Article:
The news from South Dakota is grim: The pheasant population index there has fallen 64 percent, a precipitous drop blamed on a cold, wet spring and continued loss of habitat.
The 2013 August roadside report indicates an index of 1.52 pheasants per mile, down from 4.19 pheasants per mile last year.
South Dakota officials tried to put the best spin possible on the bleak numbers, saying the state will still offer the best pheasant hunting experience in the country, and that lower brood counts in 1992 and 1997 still resulted in almost 1 million birds being harvested those years. Last year, hunters harvested about 1.4 million roosters.
A closer look at the results shows some stunning numbers: In the Chamberlain area -- one of the top pheasant areas in the state – officials counted 2.66 pheasants per mile, down 75 percent from the 10.81 counted last year.
The pheasant indexes near Winner, Pierre and Mobridge was down 73 percent, 77 percent and 68 percent, respectively. The indexes for the Aberdeen, Huron and Mitchel areas all were down at least 50 percent.
"The birds have just crashed,'' said Dave Nomsen, vice president of government affairs for Pheasants Forever. "It's a pretty drastic decline. Granted, I think there's still going to be some pretty good hunting in spots, but this clearly is not what we've come to expect from South Dakota.''
Nomsen said pheasants there were hurt by drought last summer, which caused a 50 percent mortality rate in some areas, and by the cold, wet spring and the loss of Conservation Reserve Program (CRP) lands.
"Bingo, it's the perfect storm,'' he said.
The amount of grassland enrolled in CRP has fallen from around 1.7 million acres at the peak to about 800,000 acres, Nomsen said. Those grasslands have been plowed and planted to crops.
Added Nomsen: "This is further need for Congress to get their act together and pass a farm bill'' that includes conservation measures.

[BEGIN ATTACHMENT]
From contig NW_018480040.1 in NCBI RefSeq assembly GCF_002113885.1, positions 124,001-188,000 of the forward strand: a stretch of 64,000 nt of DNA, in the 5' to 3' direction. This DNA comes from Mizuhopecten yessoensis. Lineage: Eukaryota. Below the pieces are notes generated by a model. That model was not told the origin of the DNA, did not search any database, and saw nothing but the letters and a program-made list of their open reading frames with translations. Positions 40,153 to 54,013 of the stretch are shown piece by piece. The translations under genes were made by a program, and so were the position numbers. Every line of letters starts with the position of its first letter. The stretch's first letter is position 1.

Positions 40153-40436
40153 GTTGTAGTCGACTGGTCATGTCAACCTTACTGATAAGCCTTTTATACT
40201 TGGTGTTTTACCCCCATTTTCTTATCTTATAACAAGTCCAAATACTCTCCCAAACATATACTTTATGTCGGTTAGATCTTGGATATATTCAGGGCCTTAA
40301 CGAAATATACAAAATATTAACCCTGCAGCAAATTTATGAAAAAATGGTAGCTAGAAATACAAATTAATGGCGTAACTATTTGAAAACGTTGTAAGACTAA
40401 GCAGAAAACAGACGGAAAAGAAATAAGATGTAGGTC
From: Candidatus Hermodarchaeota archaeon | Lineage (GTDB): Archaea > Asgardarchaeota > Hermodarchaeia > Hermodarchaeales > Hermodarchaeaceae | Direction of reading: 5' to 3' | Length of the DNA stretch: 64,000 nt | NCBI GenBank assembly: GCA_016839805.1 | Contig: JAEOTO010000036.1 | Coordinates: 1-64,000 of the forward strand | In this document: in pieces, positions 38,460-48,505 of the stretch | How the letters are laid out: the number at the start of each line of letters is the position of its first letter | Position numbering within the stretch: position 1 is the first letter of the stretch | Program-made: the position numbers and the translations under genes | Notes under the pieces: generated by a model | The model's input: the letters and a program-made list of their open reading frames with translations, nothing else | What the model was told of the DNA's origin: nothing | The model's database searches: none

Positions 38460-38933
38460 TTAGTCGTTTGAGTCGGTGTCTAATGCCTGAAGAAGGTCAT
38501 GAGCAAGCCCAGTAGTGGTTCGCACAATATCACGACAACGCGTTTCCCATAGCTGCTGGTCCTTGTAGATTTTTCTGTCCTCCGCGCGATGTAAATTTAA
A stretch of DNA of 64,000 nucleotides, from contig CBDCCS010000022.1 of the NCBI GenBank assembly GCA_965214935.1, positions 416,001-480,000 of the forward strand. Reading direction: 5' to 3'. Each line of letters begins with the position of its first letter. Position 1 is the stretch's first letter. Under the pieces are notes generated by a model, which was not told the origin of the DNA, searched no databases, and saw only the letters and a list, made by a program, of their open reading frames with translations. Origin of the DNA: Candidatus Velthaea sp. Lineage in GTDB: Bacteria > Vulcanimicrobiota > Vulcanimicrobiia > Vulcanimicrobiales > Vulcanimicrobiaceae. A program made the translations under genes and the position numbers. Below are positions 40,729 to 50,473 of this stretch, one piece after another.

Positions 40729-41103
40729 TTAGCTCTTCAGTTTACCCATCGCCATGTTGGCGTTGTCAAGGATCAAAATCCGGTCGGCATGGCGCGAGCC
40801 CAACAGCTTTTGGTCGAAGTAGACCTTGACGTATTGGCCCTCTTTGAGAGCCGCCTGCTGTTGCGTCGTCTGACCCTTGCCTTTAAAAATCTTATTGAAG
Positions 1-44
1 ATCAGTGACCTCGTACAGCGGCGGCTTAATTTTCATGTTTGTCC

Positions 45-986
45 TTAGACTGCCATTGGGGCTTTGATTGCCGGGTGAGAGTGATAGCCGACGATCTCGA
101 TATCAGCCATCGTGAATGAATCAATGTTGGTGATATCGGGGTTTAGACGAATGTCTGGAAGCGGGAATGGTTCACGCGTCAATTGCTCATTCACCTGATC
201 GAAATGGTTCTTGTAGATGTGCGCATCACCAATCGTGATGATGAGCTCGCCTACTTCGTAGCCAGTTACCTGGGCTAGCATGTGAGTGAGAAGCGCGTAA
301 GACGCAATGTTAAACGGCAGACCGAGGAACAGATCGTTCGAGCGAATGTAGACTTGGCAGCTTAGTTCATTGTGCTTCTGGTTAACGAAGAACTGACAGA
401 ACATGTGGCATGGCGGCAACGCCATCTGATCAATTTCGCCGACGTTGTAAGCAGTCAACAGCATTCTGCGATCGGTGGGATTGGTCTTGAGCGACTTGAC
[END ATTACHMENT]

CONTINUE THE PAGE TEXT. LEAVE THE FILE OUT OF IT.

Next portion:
Meanwhile, South Dakota officials tried to put the best spin on the report. “Our numbers may be down from last year, but hunters will still be able to find birds," said Travis Runia, the state's lead pheasant biologist.
The results of Minnesota's August roadside pheasant survey will be released Sept. 9.
To read more about the South Dakota report, see http://www.startribune.com/a2467
More from Star Tribune
More from Doug Smith
The DNR says members of the committee will contribute to the broader understanding of biological, social and economic aspects of the lake
The Department of Natural Resources will have field testing stations in Kandiyohi, Meeker, Morrison, Pope, Stearns, Swift and Todd counties.
Results mirror results in Minnesota, South Dakota.
Previously, the DNR said it would wait until an annual fall walleye survey was complete on Mille Lacs before determing whether winter walleye fishing could begin Dec. 1.
Deadline to apply is Sept. 24
Recommended For You
On Mexican soil for the first time as the Republican presidential nominee, a firm but measured Donald Trump defended the right of the United States to build a massive border wall along its southern flank, standing up for the centerpiece of his immigration plan in a country where he is widely despised.
The decision means the $15 minimum wage proposal and a police insurance question will not be on the November ballot. The state's highest court found that neither proposal to amend the city's charter met legal standards.
Twin Cities TV station pulls ad against Mills
It used to be, in an election year, people could proudly wear T-shirts promoting their candidate. This year, I discovered, that is perilous.
Operations must cease by Friday. State pollution officials applaud the judge's action.
Recommended For You
The 22-year-old former starter at Minnesota looks to redeem himself, more than two years after he was involved in a nightclub fight that left a former Minnesota State-Mankato player with a serious brain injury
Apparently, Vikings head coach Mike Zimmer still believes players can be motivated by lying over what's being said about them
As a kid, Jay Johnson saw Tony Dungy play at Memorial Stadium. The Lakeville High graduate failed to capture the attention of the Gophers while in high school, ending up at Northern Iowa instead.
The NBC networks are broadcasting more than 6,700 hours of Olympics coverage across 10 channels. Here's a programming and channel guide.
You don't have to make headline-grabbing deals to be successful at the trade deadline. That's how the Twins operated last week, and it could set them up nicely in the near future.